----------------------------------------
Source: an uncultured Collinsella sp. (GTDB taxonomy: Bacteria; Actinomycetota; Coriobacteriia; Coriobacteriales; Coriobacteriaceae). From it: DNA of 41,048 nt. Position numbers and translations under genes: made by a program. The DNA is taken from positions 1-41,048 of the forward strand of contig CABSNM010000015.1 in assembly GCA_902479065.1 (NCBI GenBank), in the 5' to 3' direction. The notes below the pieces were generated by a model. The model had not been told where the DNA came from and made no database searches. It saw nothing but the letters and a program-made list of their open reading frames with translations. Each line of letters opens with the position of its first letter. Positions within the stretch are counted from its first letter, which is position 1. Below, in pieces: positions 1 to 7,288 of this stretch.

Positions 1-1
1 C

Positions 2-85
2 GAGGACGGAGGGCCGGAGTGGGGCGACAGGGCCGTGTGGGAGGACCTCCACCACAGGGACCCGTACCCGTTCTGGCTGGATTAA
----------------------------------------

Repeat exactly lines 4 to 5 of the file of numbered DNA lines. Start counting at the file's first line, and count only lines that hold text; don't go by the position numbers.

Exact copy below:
Positions 2-85
2 GAGGACGGAGGGCCGGAGTGGGGCGACAGGGCCGTGTGGGAGGACCTCCACCACAGGGACCCGTACCCGTTCTGGCTGGATTAA